Common mistakes with French prepositions

Common mistakes with French prepositions

by Audrey Sivadier

Updated November 25, 2020

Prepositions are those little words that we use to give additional information about time, place, means… We start using them at the beginning of our language journey and then it gets more and more complex. Here are a few tips to avoid making mistakes!

Prepositions of place in French

Languages are all different and there will always be different perspectives and different ways of looking at things. This is the case with prepositions of place. 

a Chambre à Arles, by Vincent van Gogh, from C2RMF.jpg

Vincent van Gogh’s Bedroom in Arles, 1889

To describe Van Gogh’s above painting you might say:

La chaise est sous la fenêtre. La chaise est devant la porte. – The chair is under the window. The chair is in front of the door. 

Le verre est sur la table. Le chapeau est derrière le lit.  – The glass is on the table.  The hat is behind the bed.

Le livre est dans le tiroir.  – The book is in the drawer.

For the notions of laterality and distance, there are additional prepositions:

Le lit est à droite. La table est à gauche. La chaise est à côté de la table. Le miroir est près de la fenêtre. La fenêtre est loin de la porte. – The bed is onthe right. The table is on the left. The chair is next to the table. The mirror is near the window. The window is far from the door.

Common mistakes using French prepositions

The preposition ” chez ” is only used with people. It comes from the Latin “casa” which means “house”.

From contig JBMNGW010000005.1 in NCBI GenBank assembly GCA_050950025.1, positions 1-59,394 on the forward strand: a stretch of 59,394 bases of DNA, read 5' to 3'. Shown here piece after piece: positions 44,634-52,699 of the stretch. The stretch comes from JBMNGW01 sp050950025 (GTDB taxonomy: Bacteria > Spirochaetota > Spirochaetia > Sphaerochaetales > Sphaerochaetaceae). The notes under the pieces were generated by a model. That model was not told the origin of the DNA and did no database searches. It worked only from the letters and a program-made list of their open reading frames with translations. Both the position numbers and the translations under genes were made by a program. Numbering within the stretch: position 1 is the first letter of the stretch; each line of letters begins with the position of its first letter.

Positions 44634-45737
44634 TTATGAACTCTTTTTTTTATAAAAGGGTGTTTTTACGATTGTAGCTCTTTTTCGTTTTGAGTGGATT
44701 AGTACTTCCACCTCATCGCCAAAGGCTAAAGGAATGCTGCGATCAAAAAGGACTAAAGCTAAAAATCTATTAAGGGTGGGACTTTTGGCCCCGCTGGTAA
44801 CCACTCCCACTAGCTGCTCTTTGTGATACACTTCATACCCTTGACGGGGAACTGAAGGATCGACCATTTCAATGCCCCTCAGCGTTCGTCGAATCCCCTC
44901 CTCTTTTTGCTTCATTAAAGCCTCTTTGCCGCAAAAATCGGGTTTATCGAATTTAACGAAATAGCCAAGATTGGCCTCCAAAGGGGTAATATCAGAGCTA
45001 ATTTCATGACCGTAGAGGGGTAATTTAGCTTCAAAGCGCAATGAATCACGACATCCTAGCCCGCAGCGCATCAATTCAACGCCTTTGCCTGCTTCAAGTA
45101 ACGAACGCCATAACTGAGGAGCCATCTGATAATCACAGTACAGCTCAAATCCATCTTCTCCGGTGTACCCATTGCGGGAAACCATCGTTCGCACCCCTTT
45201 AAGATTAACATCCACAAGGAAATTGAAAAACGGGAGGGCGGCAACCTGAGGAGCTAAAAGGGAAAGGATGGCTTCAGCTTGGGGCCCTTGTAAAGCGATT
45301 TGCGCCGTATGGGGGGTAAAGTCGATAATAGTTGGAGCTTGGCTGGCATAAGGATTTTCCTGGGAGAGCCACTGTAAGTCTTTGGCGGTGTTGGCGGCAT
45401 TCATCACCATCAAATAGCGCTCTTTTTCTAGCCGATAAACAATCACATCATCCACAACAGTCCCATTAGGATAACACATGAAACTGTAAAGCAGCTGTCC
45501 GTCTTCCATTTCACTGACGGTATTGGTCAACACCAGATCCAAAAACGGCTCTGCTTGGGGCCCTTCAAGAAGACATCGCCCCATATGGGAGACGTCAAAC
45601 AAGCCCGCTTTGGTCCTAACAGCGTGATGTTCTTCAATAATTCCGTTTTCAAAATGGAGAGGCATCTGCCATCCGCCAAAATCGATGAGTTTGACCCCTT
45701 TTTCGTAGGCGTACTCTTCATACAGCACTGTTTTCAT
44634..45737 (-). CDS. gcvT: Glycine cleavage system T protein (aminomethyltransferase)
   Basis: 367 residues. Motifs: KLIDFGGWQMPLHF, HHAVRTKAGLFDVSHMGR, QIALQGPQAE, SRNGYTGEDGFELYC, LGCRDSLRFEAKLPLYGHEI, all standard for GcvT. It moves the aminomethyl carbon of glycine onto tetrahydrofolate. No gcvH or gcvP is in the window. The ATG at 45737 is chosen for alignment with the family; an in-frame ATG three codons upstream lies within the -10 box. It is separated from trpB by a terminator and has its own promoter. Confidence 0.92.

Je rentre chez moi. – I’m going home.

Il va chez le docteur. (chez le coiffeur, chez le fromager…) He goes to the doctor. (to the hairdresser, to the cheesemaker…)

This is a typical French mistake: some French people say “au”, but they have to say “chez”.

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Countries and prepositions in French

Another well-known puzzle for beginners who are learning French is: which prepositions to use with the countries? In French, each country has a gender. This means that the countries are either feminine or masculine. How do you know this? You have to look at how the word ends:

– Countries ending with an “e” are feminine.

– The others are masculine.

Well, not always… There are exceptions:  le Mexique, le Cambodge… 

And some are plural: les États-Unis, les Pays-Bas… (United States, Netherlands…).

In the following table, the left-hand column is to be used with verbs of displacement or to be/live and the right-hand column with verbs speaking about the origin.

Feminine countriesMasculine countries
Je suis / Je vais / J’habite…Je viens Je suis / Je vais / J’habite…Je viens
En France
En Italie
En Colombie
En Australie
De France
De Colombie
De France
De Colombie
Du Cameroun
Du Brésil
Du Mexique
Du Canada

With cities, it’s simpler, you should always use the preposition ” à “.

– J’habite à Paris. (I live in Paris).

Prepositions of time in French